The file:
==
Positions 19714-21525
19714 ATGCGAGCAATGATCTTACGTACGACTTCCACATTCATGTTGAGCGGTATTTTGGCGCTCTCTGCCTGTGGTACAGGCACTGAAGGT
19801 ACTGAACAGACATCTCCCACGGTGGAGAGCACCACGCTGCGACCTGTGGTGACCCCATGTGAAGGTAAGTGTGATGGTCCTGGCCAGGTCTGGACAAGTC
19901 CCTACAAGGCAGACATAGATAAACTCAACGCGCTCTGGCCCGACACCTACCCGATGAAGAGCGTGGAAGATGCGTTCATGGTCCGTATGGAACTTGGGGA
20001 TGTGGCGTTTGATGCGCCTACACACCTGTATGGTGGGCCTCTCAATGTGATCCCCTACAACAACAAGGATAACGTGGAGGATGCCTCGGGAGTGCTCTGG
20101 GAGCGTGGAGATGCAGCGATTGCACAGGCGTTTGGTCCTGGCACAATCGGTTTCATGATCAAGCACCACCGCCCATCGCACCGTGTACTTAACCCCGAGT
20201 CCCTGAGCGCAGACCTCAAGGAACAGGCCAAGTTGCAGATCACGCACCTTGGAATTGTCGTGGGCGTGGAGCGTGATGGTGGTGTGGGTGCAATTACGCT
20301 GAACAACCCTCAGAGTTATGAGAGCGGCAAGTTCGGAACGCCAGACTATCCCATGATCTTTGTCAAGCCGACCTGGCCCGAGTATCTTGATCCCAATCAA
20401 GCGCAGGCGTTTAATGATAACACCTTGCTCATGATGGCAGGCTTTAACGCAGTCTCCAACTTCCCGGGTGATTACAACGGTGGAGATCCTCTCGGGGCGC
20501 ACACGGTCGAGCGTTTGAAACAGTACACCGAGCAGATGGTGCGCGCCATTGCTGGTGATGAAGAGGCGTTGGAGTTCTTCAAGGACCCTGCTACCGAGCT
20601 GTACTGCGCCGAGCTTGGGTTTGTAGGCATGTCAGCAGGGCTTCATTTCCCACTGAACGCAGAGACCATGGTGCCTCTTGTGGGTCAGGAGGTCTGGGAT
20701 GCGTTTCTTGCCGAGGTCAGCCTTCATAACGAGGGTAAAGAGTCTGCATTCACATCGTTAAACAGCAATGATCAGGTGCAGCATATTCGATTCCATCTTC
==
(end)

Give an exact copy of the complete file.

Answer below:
Positions 19714-21525
19714 ATGCGAGCAATGATCTTACGTACGACTTCCACATTCATGTTGAGCGGTATTTTGGCGCTCTCTGCCTGTGGTACAGGCACTGAAGGT
19801 ACTGAACAGACATCTCCCACGGTGGAGAGCACCACGCTGCGACCTGTGGTGACCCCATGTGAAGGTAAGTGTGATGGTCCTGGCCAGGTCTGGACAAGTC
19901 CCTACAAGGCAGACATAGATAAACTCAACGCGCTCTGGCCCGACACCTACCCGATGAAGAGCGTGGAAGATGCGTTCATGGTCCGTATGGAACTTGGGGA
20001 TGTGGCGTTTGATGCGCCTACACACCTGTATGGTGGGCCTCTCAATGTGATCCCCTACAACAACAAGGATAACGTGGAGGATGCCTCGGGAGTGCTCTGG
20101 GAGCGTGGAGATGCAGCGATTGCACAGGCGTTTGGTCCTGGCACAATCGGTTTCATGATCAAGCACCACCGCCCATCGCACCGTGTACTTAACCCCGAGT
20201 CCCTGAGCGCAGACCTCAAGGAACAGGCCAAGTTGCAGATCACGCACCTTGGAATTGTCGTGGGCGTGGAGCGTGATGGTGGTGTGGGTGCAATTACGCT
20301 GAACAACCCTCAGAGTTATGAGAGCGGCAAGTTCGGAACGCCAGACTATCCCATGATCTTTGTCAAGCCGACCTGGCCCGAGTATCTTGATCCCAATCAA
20401 GCGCAGGCGTTTAATGATAACACCTTGCTCATGATGGCAGGCTTTAACGCAGTCTCCAACTTCCCGGGTGATTACAACGGTGGAGATCCTCTCGGGGCGC
20501 ACACGGTCGAGCGTTTGAAACAGTACACCGAGCAGATGGTGCGCGCCATTGCTGGTGATGAAGAGGCGTTGGAGTTCTTCAAGGACCCTGCTACCGAGCT
20601 GTACTGCGCCGAGCTTGGGTTTGTAGGCATGTCAGCAGGGCTTCATTTCCCACTGAACGCAGAGACCATGGTGCCTCTTGTGGGTCAGGAGGTCTGGGAT
20701 GCGTTTCTTGCCGAGGTCAGCCTTCATAACGAGGGTAAAGAGTCTGCATTCACATCGTTAAACAGCAATGATCAGGTGCAGCATATTCGATTCCATCTTC